Out of the Mouths of Children...
We met last night in our sanctuary for an evening prayer. It was the start of the Lenten season, that time of preparation and contemplation of Christ's sacrifice on our behalf. There were some times for spontaneous prayer sprinkled throughout the read prayers, silence, and song. And it was during those less structured times that something very unusual happened...
Sitting in the 2nd row of a room filled with 140 people, was a single mom with her two small children. Children, we're often told, aren't really able to be in these kinds of times, these kinds of places. This is serious prayer, real work, for grown-ups. We don't say that, but never once in all my years of ministry have children shown up for a prayer meeting. And never once, in the absence of them, has anyone ever said, "Hey - where are the 4 year olds?" We just don't expect them to pray.
So imagine my surprise last night when, during our first time of prayer, these two young girls began their offerings of praise. "Thank you Jesus for loving us" was the first offering. Her voice was small, yet bold; innocent, yet astute. "Help marriages to last forever." "Let the sick people become well." "Let every person here tonight know that you love them."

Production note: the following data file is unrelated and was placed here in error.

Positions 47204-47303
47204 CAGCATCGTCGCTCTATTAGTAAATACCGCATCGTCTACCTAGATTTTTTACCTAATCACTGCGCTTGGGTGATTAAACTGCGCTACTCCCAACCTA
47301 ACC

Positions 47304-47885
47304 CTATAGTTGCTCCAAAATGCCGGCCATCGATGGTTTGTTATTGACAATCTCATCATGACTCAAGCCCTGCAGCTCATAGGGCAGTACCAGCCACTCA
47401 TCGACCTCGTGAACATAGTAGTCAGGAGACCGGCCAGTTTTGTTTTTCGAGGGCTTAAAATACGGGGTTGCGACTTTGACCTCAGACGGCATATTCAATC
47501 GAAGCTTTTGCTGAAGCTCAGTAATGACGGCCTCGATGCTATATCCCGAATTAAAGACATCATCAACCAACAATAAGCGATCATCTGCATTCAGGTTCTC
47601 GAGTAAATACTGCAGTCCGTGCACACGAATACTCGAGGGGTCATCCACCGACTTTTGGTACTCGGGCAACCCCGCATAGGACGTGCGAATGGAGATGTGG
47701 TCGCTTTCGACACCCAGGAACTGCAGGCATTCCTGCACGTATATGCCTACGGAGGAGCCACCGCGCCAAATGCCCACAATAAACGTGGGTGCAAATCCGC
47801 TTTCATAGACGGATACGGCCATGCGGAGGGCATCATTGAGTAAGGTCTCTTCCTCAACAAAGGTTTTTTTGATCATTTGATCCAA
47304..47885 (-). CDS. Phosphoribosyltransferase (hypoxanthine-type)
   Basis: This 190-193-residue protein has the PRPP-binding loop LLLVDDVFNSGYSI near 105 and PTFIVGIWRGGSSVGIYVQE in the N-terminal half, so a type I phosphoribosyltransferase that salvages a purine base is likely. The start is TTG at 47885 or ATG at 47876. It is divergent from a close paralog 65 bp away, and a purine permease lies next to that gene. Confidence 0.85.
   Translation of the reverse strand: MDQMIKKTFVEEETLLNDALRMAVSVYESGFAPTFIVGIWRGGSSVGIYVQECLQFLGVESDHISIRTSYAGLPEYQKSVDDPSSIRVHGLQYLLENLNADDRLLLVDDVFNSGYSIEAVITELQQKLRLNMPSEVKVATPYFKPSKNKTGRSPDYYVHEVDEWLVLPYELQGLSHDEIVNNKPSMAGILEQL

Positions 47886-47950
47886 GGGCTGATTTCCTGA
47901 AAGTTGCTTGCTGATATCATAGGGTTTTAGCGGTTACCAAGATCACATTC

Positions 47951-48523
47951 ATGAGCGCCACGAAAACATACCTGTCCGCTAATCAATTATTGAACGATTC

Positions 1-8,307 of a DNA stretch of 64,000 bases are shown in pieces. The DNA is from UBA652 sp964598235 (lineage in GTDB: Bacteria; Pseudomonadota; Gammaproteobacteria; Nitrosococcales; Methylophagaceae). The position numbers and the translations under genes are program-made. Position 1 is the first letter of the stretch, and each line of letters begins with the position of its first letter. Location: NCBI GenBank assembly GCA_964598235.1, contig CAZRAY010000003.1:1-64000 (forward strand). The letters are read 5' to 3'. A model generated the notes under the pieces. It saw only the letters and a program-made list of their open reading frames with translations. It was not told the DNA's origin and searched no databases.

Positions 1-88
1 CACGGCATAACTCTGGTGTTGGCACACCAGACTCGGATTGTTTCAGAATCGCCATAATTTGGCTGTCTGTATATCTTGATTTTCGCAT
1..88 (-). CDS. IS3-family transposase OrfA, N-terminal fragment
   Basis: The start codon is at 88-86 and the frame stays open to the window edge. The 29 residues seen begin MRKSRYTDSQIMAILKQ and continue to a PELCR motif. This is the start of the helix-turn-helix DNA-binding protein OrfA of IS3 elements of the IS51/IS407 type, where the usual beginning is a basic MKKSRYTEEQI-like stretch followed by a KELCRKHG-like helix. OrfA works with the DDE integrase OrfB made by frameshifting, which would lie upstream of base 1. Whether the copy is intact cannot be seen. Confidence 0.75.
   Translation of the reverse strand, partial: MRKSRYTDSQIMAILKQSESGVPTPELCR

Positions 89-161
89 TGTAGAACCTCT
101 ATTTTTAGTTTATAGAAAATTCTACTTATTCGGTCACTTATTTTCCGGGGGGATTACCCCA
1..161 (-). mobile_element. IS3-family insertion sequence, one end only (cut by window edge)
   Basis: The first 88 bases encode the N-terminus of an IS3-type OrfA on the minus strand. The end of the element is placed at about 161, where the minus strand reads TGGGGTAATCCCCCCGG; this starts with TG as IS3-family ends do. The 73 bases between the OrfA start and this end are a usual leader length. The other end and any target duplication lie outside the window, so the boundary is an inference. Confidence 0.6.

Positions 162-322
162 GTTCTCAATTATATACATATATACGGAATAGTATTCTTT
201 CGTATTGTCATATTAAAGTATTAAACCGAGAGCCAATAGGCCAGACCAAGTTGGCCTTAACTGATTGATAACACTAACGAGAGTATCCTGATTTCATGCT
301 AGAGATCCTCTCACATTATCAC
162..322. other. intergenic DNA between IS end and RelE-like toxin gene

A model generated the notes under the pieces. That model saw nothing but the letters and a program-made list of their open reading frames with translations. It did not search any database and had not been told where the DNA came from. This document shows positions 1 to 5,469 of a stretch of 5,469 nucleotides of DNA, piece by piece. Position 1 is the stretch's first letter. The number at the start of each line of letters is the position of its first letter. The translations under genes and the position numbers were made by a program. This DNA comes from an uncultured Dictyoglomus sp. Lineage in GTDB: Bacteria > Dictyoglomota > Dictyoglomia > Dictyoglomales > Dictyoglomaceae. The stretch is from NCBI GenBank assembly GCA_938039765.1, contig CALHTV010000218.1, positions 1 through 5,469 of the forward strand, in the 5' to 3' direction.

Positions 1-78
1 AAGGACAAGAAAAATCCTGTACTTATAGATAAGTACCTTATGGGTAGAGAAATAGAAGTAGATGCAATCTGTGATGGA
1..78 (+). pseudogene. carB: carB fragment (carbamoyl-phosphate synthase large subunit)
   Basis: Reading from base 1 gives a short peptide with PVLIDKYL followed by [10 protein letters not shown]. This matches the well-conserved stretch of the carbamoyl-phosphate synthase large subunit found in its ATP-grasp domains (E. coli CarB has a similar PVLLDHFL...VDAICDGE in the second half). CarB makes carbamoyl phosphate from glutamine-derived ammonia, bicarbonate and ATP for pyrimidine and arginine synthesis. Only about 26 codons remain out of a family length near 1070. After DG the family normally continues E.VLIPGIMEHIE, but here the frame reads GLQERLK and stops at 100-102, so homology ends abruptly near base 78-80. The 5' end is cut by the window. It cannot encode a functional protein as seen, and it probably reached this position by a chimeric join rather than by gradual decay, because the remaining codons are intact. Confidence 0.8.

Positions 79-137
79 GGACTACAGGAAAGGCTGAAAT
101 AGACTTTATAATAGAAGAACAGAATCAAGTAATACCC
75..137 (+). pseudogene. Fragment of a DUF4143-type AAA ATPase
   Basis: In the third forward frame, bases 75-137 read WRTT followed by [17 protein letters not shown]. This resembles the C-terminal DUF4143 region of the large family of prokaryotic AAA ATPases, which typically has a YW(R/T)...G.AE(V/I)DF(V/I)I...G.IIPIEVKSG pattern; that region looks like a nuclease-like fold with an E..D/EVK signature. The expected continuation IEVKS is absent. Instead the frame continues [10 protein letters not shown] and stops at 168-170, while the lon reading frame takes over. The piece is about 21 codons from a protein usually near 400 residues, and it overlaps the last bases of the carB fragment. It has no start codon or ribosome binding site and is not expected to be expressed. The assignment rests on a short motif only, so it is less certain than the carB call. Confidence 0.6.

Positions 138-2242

We broke into small groups for a time of praying for our church. I'd asked the congregation to pray for the leadership of our community as we navigate the challenges of growth and seek to faithfully steward the resources entrusted to us. My wife was in the group with the small children. The first prayer in that group was from one of the little girls: "I pray for the leadership of this church."
Jesus had something to say about all this, and what he basically said was that we grown-ups have a propensity for getting it all wrong. Perhaps, in many areas of life, we could stand to learn from the children. They aren't troubled by complex questions about sovereignty and free-will, they just ask God to step into history and fix things that are broken. They aren't paralyzed by the nuances of blame, boundaries, and addictions that lead to divorce; they just pray that 'marriages will last forever.'
It was a good prayer meeting last night for a lot of reasons. But what stood out to me at the end of the evening were the powerful prayers of two little girls whose simplicity and purity of faith humbled us all, and caused us to long for that kind of faith in our own hearts and minds. Yes, we need to grow up - but never forget: a mature faith is the faith of a child - and many of us have quite a bit to unlearn.